A Holiday Wish for American School Children!

It does not seem all that significant when a child in the early grades is asked to move on to the next lesson before he or she has mastered the current one. It happens slowly at first and teachers strive to give each child the help they need. Once a student has fallen behind the first time the odds that he or she will fall behind a second, third, or fourth time, increases. Gradually, as they are compelled to keep the class moving the frequency with which it happens inures teachers to the tragedy unfolding in their classrooms.

With each such incident the probability grows that falling behind will become a recurring theme. Very quickly students find themselves on the precipitous path to habitual failure. It is the slipperiest of slopes and it is a rare student who his able to climb out of the vortex.

The reader is urged to sift through your own memories for a time when you fell behind, even if only briefly. Do you remember the panic of falling behind or not understanding? Most of us do remember such experiences because they were traumatic. Imagine how you would have felt had academic failure become a recurring pattern in your life; day after day, week after week, semester after semester, and year after year.

Look up the standardized test scores for public schools in your area. Pay particular attention to the standardized tests that are utilized in high schools to determine qualifications for graduation. In Indiana we call these End of Class Assessments (ECA). Passing the ECAs in key subjects is an essential qualification for graduation. How many schools report that 20 to 30 percent of the 10th graders failed to pass one or more of their ECAs? How many schools report failure rates of greater than 30 percent?

Many of these students will still graduate because they will have subsequent opportunities to take their ECAs after remediation classes. Others will be granted waivers in which other measures have been utilized to determine eligibility for graduation. Their graduation notwithstanding, most of these young men and women will find that they are qualified for only the most menial and low-paying jobs in their communities. They are limited to such choices because they are unable to demonstrate even the most rudimentary levels of literacy and numeracy.

Although these students are a diverse group, demographically, a disproportionate number of these young adults are poor and/or black. Where do you think they will end up? If we are honest with ourselves we know they face a bleak future and will likely produce children with bleak futures. Many will spend their lives in poverty and some will be in and out of correctional facilities.

Once a week, I test young men and women who want to join the military. Week after week, anywhere from 10 to 40 percent of these young people who take the Armed Services Vocational Aptitude Battery (ASVAB) fail to get the minimum score necessary to be eligible for enlistment.

When I hand them the envelope, as they leave the testing room, I am thankful that I am unable to see their faces when they read their score. I can only imagine how dejected they must feel as this window of opportunity, for which they had such high hopes, slams shut in their faces. Most who fail will return in 30 days to do a retest.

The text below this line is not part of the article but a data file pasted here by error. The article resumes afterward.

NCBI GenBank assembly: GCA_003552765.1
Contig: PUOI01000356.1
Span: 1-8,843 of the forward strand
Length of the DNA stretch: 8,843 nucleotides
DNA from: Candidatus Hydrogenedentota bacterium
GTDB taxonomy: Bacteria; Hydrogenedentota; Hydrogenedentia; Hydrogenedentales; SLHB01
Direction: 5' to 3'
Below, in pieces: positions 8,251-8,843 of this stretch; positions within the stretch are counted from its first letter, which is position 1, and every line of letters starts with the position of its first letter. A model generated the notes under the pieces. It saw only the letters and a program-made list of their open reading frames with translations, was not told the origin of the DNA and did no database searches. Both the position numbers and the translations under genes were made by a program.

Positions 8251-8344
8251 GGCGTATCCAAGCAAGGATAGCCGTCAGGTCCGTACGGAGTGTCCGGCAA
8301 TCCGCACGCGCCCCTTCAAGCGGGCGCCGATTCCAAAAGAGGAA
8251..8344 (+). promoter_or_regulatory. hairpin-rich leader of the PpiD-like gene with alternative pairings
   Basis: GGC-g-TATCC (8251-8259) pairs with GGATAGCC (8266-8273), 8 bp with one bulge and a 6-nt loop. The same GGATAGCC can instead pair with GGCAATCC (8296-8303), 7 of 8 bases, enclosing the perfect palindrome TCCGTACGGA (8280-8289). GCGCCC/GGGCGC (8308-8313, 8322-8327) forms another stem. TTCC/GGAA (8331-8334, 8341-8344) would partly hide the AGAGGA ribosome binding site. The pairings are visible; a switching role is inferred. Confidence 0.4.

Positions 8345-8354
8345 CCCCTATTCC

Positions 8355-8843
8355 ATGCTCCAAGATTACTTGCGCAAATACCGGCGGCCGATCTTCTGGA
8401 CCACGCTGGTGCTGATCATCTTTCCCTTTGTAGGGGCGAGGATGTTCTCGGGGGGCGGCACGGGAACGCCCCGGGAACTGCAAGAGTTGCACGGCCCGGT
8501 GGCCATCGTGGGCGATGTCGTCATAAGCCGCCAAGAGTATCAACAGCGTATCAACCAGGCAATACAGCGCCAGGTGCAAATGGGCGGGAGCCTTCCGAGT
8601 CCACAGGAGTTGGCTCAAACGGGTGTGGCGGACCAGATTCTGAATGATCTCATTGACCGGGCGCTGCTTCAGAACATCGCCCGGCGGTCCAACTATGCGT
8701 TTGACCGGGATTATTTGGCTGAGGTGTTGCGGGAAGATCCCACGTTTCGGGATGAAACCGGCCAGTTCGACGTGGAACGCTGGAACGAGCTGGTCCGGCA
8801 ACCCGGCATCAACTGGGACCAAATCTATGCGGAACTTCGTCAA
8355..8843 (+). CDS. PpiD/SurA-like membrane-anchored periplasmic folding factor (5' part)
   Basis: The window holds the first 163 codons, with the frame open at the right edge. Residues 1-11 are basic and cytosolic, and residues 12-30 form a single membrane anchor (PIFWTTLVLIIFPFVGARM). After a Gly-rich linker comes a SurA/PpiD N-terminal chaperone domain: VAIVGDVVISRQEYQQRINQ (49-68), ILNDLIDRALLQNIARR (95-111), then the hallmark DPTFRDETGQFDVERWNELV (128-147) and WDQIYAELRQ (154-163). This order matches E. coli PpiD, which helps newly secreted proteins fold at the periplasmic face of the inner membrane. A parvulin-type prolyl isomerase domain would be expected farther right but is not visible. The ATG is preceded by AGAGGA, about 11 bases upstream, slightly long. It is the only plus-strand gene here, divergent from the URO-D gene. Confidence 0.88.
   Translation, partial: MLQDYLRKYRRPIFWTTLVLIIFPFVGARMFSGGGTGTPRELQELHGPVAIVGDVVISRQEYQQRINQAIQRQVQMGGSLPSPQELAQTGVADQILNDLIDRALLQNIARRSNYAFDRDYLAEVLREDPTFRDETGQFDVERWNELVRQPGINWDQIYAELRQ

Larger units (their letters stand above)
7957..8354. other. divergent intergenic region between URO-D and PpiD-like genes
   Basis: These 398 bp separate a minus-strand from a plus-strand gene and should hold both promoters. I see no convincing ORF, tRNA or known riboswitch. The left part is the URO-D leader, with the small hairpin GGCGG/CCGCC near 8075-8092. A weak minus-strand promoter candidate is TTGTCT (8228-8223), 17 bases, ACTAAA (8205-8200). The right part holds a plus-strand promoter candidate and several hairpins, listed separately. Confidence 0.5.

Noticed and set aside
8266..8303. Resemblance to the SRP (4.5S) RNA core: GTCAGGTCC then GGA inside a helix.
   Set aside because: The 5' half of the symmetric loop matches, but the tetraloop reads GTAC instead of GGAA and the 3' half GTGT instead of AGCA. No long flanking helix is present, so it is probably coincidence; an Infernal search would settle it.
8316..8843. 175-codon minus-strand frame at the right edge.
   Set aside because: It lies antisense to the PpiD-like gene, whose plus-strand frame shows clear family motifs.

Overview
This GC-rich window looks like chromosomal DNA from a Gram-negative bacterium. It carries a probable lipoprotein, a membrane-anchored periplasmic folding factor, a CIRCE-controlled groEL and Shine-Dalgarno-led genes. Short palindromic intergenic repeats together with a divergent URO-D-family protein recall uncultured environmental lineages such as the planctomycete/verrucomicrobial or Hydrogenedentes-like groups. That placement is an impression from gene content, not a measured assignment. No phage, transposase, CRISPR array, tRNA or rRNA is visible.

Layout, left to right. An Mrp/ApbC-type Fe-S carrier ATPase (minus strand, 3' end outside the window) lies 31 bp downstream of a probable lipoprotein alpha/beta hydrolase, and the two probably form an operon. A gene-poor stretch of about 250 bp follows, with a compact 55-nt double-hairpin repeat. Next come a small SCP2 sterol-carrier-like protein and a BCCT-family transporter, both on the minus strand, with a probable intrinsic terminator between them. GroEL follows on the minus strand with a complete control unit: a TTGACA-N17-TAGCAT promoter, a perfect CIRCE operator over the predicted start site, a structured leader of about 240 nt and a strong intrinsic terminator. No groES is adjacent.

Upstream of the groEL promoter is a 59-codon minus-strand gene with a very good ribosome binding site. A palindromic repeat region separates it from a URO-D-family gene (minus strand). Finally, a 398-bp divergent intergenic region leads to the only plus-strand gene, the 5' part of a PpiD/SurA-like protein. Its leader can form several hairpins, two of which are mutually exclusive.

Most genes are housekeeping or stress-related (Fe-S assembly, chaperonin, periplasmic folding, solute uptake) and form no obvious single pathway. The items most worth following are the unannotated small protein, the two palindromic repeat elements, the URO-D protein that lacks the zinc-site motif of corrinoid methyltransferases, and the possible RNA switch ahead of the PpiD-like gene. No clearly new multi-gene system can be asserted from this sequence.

“I think I will do better, this time,” they tell me. “I have really studied!”

It is almost impossible to make up, in 30 days of cramming, what the rest of us have learned over our 12 years of primary and secondary education and the vast majority of the retest candidates see little if any improvement in their scores. After another 30 days they can take the ASVAB a third time, and after another 6 months they can take it for the fourth time. Rarely are these efforts rewarded.

One young man actually asked me, one evening, “How are we supposed to know this stuff?” And, he asked it not with sarcasm but with a look of utter despair. Think about his question. I checked his information and this young man was listed as a high school graduate. It is a cruel trick of nature that, so often, we are called upon to make important decisions that will impact the rest of our lives well before we have gained the maturity to decide wisely.

We call these kids failures and we blame poverty, racism, and segregation but we are horribly wrong. These children—our students—fail because the educational process we make available to them is neither designed nor structured to give them what they need and what they deserve.

We also blame teachers but in this we are also terribly wrong. The overwhelming majority of teachers do the absolute best they can under the adverse circumstances in which they find themselves. Any culpability they must bear is not because they do not work hard or lack commitment. Rather it is because they do not step back and challenge the reasons why we keep doing what we do in spite of the consistently disappointing outcomes for so many students.

The best, and also the saddest, thing of all is that it does not have to be this way. All that is required of us, if we truly wish to change the reality of public education for so many of our nation’s children, is to accept responsibility for challenging our assumptions about what we do and why.

What a wonderful gift it would be if we would refuse to accept failure and pledge to give each and every student the time and patience they need to progress from one lesson to the next at the best speed of which they are capable; without regard for the performance of their classmates.

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